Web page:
I have been telling people that I left UPC but they continue to brand me UPC. I was shocked when I googled some names of MPs because we are very many now and I found myself listed as member of UPC and even encircled in red; can you imagine!
I stood as FDC, and I’m here pure and simple as FDC. I put my case to the clerk of parliament to correct this error. I don’t know whether they have corrected it now.
Maybe you and UPC had become inseparable; the two of you were one and the same…
Well, I grew up in UPC, I was mentored by Dr Obote and I think I have sucked more political wisdom from him than his own family. I was closer in running UPC than anybody else. I knew UPC, and I still know it better than any other person now with the departure of Obote.
When in 1996 UPC allied with DP, that alliance was criticised as unprincipled just like that of 1962. How did it affect Ssemogerere’s chances of winning the election?
Indeed it worked against the alliance because there were many forces that used religion, forces that used the past; that Ssemogerere winning would mean bringing back Obote.
In fact, I remember they put up a fake cabinet and included Joseph Kony [notorious LRA rebel leader] as the minister of defence, the late Edward Rurangaranga as the minister of internal affairs. To an ordinary Ugandan, you look at this Kony who is cutting people’s lips and breasts and say eeeh, this is the man who is going to be our minister of defence … It scared people away from the alliance.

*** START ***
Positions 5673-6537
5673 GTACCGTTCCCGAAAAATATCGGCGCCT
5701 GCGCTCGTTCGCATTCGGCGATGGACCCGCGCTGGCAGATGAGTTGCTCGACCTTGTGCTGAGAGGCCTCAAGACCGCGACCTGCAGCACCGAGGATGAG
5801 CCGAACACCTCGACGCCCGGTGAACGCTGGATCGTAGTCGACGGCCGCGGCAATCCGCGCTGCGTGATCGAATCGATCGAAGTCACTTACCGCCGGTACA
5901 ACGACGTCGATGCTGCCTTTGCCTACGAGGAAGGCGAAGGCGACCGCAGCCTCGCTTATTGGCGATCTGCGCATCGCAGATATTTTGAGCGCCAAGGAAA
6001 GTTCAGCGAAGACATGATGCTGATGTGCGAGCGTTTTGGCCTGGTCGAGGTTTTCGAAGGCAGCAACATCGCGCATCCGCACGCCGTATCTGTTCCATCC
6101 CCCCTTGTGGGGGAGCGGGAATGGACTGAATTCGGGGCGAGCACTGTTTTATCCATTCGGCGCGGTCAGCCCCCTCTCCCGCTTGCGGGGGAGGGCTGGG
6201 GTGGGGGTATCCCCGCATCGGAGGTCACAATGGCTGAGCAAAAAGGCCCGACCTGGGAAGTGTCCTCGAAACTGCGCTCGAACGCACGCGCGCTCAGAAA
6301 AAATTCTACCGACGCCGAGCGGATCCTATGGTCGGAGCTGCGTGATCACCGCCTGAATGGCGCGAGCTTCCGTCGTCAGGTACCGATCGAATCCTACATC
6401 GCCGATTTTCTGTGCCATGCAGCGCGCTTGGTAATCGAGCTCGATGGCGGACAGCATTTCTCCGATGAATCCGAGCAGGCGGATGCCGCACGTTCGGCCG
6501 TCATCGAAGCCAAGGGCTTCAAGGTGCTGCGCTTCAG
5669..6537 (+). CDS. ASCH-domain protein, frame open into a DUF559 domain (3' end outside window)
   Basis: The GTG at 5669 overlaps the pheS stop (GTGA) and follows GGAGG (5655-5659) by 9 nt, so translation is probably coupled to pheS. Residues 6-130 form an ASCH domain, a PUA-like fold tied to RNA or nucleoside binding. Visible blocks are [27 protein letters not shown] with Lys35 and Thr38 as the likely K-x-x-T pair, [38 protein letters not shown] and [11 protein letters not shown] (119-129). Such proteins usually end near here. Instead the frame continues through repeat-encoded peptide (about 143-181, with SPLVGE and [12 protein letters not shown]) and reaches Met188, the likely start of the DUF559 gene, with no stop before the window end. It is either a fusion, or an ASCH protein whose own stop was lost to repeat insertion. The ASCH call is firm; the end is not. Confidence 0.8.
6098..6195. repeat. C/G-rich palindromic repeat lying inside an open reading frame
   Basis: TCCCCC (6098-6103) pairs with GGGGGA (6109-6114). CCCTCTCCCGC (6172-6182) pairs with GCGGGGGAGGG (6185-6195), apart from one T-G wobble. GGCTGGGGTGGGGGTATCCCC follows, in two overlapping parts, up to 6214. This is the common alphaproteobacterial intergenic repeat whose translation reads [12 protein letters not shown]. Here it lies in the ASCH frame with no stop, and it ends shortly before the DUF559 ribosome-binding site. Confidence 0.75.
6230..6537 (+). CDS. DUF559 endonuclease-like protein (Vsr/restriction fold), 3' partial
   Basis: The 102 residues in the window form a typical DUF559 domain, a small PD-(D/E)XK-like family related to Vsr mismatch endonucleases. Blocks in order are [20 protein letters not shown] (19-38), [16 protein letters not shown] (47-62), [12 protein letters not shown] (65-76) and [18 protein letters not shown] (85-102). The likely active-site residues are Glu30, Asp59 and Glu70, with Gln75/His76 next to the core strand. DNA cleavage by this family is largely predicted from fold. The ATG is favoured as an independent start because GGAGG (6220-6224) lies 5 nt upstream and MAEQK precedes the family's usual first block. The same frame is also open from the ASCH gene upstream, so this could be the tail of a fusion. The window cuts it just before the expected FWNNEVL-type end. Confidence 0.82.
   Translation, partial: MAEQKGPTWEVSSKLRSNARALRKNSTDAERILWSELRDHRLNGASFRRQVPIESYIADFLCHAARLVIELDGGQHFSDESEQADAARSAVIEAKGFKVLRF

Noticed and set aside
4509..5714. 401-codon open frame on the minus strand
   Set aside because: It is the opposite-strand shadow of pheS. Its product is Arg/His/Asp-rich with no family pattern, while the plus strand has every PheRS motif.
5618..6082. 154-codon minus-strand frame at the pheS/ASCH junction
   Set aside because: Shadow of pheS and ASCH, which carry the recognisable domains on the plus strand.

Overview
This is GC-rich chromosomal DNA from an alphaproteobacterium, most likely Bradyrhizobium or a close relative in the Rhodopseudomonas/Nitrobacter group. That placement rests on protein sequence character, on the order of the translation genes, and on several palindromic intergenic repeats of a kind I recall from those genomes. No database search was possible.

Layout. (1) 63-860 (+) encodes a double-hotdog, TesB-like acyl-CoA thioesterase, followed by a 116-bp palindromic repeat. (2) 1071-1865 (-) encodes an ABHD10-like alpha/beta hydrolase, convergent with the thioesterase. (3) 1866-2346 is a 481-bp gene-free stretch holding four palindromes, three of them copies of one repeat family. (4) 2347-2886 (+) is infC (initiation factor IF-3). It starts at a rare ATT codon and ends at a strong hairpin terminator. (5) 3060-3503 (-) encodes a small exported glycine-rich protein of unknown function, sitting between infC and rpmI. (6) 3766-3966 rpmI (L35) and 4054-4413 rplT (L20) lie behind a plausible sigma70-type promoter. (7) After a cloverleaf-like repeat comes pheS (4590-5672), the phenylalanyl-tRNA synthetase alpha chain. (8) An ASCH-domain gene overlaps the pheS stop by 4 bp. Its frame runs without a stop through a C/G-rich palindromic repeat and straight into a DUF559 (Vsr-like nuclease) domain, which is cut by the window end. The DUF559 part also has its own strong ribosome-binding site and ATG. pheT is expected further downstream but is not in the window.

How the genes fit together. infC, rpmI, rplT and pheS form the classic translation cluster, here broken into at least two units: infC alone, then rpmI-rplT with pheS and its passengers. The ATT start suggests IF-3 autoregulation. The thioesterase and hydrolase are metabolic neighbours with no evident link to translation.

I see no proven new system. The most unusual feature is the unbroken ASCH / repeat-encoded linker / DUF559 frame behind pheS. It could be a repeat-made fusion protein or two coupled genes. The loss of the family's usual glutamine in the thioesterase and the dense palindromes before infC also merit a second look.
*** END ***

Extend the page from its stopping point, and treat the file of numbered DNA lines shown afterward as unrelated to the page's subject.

For me, I didn’t care about whether we won or we lost but I knew we had won on the ground that we went outside and diminished the myth that there should be only one political voice that should be heard. Now they had to listen to both sides contrary to what existed right from 1986. I could now get out and hammer the government properly in their faces; how corrupt they were, how they were abusing people, how militaristic they were and there was nothing they could do about it.
They could only answer me by arguing otherwise which they couldn’t. If Ssemogerere was given only 39 days to campaign whereas Museveni was given helicopters, and other state apparatus, almost got 30 per cent of the votes cast, it was an incredible victory for us!
It meant that although we were limited in many ways, people heard us. We were not allowed to use government facilities; the UTV and Radio Uganda and the private media would not allow to work with us because if they did, they would be blacklisted.
We didn’t have funders because they knew they were monitored and they would be blacklisted. So, with bare hands we were able to register that victory.
Were you treated the same way Museveni’s current political opponents are being treated now?
I used to tell my son [former police chief, Gen] Kale Kayihura that he was a tribalist and he would ask why. I told him that during my days when I used to be at the forefront of opposing this government, he would beat me up and my people with wire rods which tears the skin.
When I went to the East, I was locked up at Elgon hotel for one week and I could only talk to the world through BBC using my telephone. I was locked up in Fort Portal, Bundibugyo and wherever I went in the country, I would be arrested by the police.